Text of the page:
No Man’s Land

Muriel Spark
Muriel Spark; drawing by David Levine

Muriel Spark’s new novel is her twentieth, and very short. It ends on page 160, which is a slight cheat on the publisher’s part, because every chapter ending on a right-hand page is followed by a blank one. Still, it enhances the elegant look of the book and so matches Spark’s own habitual and idiosyncratic elegance of writing. This combines grand seigneurial lavishness with the delicate economy associated with the city of her birth, Edinburgh, where her famous heroine, Miss Jean Brodie, taught in a school modeled on the one Spark herself attended.

If the obvious economy of Reality and Dreams lies in its brevity—short book, short scenes, short sentences—its lavishness lies in the plot. This centers on a film director called Tom, and crams in two accidents, one of them fatal, two attempted murders (of Tom), an extraordinary number of amorous alignments and realignments, and—very hard to swallow, this—the casting by Tom of his sociologist daughter Marigold as a male Celt in a film set in Roman Britain.

Marigold is Tom’s child by his present wife, Claire. He has another daughter, by his first marriage, who is called Cora. Cora is beautiful, charming, and kind. Marigold is disagreeable; nobody can stand her. She is writing a book on a highly topical subject: Shock and Despair: A Study of Redundancy Today. She herself is a redundant wife because her husband has turned himself into a travel writer in order to get away from her as much as possible. Cora’s husband, on the other hand, is more conventionally redundant, having lost his job with a paint manufacturing firm, and Marigold’s other brother-in-law has been laid off by the electronics company he worked for. Minor characters throughout the novel reflect more or less gloomily on their redundancy problems, which include male impotence. Marigold’s chief interest is not redundancy but murder: the attempts on her father’s life were made at her instigation. Why?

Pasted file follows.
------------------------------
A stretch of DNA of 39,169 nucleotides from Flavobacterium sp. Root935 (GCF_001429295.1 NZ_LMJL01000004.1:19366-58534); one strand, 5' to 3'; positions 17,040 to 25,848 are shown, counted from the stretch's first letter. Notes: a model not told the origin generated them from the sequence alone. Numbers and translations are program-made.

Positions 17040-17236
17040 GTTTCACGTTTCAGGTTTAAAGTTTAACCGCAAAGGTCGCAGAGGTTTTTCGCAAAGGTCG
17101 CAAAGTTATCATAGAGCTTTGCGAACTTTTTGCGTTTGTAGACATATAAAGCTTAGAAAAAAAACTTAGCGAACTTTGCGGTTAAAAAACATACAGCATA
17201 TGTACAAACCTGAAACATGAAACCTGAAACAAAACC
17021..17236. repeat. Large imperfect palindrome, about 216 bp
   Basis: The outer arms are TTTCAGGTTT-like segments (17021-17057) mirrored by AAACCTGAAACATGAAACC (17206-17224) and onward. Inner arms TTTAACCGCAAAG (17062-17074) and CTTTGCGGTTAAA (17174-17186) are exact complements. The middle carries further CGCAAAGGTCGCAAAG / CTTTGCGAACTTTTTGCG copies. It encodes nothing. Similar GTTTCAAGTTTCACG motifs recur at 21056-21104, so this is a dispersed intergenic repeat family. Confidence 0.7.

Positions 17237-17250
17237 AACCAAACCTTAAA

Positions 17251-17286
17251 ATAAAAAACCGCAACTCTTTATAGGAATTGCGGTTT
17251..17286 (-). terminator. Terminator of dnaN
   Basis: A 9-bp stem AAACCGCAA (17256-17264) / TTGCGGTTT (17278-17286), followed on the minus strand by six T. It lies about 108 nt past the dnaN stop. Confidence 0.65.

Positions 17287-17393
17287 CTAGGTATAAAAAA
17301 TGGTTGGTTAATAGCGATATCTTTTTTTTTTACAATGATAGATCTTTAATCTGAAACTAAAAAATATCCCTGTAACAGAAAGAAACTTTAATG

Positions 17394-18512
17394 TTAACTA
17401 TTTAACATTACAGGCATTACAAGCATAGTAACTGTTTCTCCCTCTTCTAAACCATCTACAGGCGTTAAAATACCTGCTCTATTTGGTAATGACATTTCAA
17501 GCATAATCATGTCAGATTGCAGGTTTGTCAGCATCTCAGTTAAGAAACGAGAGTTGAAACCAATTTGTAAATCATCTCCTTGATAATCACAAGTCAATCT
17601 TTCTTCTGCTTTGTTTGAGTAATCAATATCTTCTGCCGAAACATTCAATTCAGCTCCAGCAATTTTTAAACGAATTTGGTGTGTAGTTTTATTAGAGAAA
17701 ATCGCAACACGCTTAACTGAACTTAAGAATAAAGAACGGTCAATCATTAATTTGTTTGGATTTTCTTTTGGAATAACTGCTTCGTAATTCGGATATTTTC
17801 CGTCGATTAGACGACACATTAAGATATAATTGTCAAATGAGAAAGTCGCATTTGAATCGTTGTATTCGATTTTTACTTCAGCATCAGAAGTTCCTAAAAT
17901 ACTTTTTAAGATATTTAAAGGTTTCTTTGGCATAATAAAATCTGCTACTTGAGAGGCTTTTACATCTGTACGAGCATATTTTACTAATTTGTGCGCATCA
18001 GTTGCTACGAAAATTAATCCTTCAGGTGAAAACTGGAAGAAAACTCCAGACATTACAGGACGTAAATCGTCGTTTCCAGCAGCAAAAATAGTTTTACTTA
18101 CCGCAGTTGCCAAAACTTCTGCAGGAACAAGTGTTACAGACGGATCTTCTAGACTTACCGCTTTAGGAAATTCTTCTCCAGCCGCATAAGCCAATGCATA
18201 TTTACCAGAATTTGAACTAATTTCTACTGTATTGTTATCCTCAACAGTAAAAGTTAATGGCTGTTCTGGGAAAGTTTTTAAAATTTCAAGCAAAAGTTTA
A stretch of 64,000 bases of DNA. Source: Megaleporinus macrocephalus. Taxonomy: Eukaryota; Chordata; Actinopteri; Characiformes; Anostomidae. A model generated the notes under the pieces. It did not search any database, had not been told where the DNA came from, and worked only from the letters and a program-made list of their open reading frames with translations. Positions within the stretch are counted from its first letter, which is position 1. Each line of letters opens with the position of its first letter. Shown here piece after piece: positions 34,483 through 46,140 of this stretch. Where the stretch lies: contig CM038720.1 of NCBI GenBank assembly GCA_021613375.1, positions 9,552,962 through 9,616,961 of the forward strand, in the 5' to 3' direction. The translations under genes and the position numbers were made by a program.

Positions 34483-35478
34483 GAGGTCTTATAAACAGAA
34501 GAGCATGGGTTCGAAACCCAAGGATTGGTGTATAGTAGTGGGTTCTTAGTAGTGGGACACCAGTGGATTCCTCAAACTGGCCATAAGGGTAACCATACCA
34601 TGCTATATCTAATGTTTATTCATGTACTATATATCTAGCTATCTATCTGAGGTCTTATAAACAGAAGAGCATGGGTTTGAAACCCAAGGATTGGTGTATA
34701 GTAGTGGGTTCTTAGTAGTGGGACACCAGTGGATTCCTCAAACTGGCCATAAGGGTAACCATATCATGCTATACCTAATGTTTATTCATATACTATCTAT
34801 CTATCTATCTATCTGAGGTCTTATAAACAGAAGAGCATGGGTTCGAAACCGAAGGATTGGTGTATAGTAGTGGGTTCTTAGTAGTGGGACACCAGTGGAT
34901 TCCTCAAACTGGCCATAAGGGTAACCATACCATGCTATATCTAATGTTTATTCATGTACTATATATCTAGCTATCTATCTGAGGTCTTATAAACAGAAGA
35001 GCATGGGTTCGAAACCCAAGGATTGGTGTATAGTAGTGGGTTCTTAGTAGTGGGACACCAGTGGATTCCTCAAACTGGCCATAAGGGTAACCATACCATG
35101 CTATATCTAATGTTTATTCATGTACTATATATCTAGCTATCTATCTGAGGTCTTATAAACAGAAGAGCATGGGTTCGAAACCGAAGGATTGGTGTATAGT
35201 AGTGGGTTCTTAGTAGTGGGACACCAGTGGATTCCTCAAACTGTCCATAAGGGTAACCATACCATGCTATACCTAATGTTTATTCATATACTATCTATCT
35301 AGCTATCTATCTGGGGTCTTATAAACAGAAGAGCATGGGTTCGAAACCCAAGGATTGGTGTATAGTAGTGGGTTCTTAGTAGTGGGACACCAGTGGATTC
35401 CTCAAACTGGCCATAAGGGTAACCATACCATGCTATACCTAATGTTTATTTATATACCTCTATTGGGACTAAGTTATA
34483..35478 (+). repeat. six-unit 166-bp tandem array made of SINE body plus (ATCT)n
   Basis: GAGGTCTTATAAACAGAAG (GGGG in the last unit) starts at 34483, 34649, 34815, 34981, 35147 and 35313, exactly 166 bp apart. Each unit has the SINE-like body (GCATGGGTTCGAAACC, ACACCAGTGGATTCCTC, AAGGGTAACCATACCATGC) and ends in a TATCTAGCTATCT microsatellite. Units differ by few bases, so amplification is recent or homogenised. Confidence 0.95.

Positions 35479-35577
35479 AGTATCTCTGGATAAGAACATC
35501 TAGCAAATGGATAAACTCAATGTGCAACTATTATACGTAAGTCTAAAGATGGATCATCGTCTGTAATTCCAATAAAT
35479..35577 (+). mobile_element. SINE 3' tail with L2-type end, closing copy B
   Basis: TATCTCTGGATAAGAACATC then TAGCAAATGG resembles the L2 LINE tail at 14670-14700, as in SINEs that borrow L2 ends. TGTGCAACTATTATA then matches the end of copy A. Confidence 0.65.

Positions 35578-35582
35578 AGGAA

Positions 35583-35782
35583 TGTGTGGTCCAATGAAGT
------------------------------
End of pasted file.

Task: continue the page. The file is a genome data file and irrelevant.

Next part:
Well, Marigold has always been “simply a natural disaster.” Her parents “tended at first to blame themselves. But they were in no wise to blame.” Evil to Spark is a fact with no ascertainable causes, part of God’s inscrutable design. This makes a good basis for a thriller, where motives—i.e., the causes of effects—have to remain hidden for as long as possible. But too much fortuity can turn into shambles. The dust jacket quotes the novelist William Boyd’s declaration that “Summaries of Muriel Spark’s novels do them a disservice.” I shall cling to that. I admire her writing and should hate to do her a disservice. Still, reading Reality and Dreams felt like doing one of those children’s drawing games where you have to join up numbers scattered, apparently at random, over a blank page. You end up with the picture of a teddy bear or a bunny.

In the novel you end up with a thriller-cum-whodunit whose characters are about as…

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